/// </summary>
              public void SwitchLanguage(string inFiveCharLang)
                  if (CultureInfo.CurrentCulture.Name.Equals(inFiveCharLang))
                  var ci = new CultureInfo(inFiveCharLang);
                  Thread.CurrentThread.CurrentCulture = ci;
                  Thread.CurrentThread.CurrentUICulture = ci;
                  if (null != LanguageChangedEvent)
                      LanguageChangedEvent(this, new EventArgs());
              /// <summary>
              /// Returns the path to the ResourceDictionary file based on the language character string.
              /// </summary>
              /// <param name="inFiveCharLang"></param>
              /// <returns></returns>
              private string GetLocXAMLFilePath(string inFiveCharLang)
                  string locXamlFile = "LocalizationDictionary." + inFiveCharLang + ".xaml";
                  return Path.Combine(Directory, inFiveCharLang, locXamlFile);
              /// <summary>
              /// Sets or replaces the ResourceDictionary by dynamically loading
              /// a Localization ResourceDictionary from the file path passed in.
              /// </summary>
              /// <param name="inFile"></param>
              private void SetLanguageResourceDictionary(String inFile)
                  if (File.Exists(inFile))
                      // Read in ResourceDictionary File
                      var languageDictionary = new ResourceDictionary();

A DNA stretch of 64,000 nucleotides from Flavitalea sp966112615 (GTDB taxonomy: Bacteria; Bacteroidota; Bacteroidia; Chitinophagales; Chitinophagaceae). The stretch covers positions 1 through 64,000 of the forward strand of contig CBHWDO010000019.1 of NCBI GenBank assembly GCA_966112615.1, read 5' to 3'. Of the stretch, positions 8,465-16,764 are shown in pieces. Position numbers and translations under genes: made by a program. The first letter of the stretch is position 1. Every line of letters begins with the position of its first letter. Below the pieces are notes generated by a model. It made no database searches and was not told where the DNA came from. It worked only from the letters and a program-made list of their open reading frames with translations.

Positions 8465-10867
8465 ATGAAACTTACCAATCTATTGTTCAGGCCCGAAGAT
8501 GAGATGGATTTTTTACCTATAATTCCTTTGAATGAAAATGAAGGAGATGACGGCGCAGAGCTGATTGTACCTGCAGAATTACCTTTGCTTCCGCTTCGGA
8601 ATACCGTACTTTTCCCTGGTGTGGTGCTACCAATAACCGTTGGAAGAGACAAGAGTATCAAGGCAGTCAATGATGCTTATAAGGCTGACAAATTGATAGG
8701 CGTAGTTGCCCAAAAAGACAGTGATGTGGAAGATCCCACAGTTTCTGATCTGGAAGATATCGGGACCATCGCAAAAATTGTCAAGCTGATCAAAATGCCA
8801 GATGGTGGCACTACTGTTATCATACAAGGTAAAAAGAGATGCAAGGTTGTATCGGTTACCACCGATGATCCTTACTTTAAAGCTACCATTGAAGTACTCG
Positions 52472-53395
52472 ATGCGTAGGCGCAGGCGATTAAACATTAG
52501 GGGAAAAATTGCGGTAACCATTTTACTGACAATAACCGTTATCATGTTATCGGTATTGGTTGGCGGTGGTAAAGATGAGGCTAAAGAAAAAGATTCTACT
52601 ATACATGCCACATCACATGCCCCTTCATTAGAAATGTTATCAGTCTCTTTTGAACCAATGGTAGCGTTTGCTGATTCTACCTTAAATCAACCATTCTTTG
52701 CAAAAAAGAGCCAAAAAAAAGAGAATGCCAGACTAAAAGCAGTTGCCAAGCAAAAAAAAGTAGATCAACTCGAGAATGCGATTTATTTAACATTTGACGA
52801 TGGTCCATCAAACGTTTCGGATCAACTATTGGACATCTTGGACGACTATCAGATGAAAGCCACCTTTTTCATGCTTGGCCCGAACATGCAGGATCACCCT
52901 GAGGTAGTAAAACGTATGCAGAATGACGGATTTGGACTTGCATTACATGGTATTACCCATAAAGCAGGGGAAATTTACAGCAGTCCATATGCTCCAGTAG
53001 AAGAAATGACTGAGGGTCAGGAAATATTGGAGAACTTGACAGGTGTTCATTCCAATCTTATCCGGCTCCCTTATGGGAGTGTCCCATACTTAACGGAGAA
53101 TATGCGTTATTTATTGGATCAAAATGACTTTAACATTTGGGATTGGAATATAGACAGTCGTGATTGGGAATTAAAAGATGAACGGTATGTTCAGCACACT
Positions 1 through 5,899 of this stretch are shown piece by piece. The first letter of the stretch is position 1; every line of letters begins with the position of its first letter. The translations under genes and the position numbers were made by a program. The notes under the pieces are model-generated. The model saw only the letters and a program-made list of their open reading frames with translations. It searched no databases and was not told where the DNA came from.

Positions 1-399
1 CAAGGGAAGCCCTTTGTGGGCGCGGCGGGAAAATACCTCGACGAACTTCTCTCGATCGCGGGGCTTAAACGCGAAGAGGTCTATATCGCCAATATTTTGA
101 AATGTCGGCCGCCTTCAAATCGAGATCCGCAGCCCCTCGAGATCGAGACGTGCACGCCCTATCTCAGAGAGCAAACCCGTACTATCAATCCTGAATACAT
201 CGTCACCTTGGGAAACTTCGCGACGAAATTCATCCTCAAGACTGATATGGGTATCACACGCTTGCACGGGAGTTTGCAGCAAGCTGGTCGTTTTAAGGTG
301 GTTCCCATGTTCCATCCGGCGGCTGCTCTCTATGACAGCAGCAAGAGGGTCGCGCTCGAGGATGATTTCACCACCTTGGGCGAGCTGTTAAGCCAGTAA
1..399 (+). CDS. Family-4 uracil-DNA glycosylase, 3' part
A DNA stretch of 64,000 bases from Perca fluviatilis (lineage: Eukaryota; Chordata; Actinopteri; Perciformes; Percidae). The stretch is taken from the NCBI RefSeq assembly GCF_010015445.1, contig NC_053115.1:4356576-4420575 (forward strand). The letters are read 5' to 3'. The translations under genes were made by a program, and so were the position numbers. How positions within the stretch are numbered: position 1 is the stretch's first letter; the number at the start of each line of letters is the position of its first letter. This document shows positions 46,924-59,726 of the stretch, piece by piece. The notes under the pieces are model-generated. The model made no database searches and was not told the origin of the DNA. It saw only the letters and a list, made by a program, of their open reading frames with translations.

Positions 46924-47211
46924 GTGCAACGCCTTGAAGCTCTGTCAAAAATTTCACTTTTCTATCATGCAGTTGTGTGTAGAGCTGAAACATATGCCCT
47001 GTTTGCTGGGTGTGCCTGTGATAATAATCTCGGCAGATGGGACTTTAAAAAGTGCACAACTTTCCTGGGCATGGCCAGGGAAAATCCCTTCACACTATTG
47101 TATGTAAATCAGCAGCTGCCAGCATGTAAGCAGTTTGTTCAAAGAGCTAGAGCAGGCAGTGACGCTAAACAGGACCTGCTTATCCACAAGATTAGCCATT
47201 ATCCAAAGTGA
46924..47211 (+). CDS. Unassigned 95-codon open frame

languageDictionary.Source = new Uri(inFile);
                      // Remove any previous Localization dictionaries loaded
                      int langDictId = -1;
                      for (int i = 0; i < Resources.MergedDictionaries.Count; i++)
                          var md = Resources.MergedDictionaries[i];
                          // Make sure your Localization ResourceDictionarys have the ResourceDictionaryName
                          // key and that it is set to a value starting with "Loc-".
                          if (md.Contains("ResourceDictionaryName"))
                              if (md["ResourceDictionaryName"].ToString().StartsWith("Loc-"))
                                  langDictId = i;
                      if (langDictId == -1)
                          // Add in newly loaded Resource Dictionary
                          // Replace the current langage dictionary with the new one
                          Resources.MergedDictionaries[langDictId] = languageDictionary;

    Step 3 – Create a basic WPF User Interface

    We need a little sample project to demonstrate the localization, so lets quickly make one.

      1. Create a basic interface.
        Note 1: You can make one yourself, or you can use the basic interface I used. Just copy and paste from below.
        Note 2: I have already added a menu for selecting the Language for you.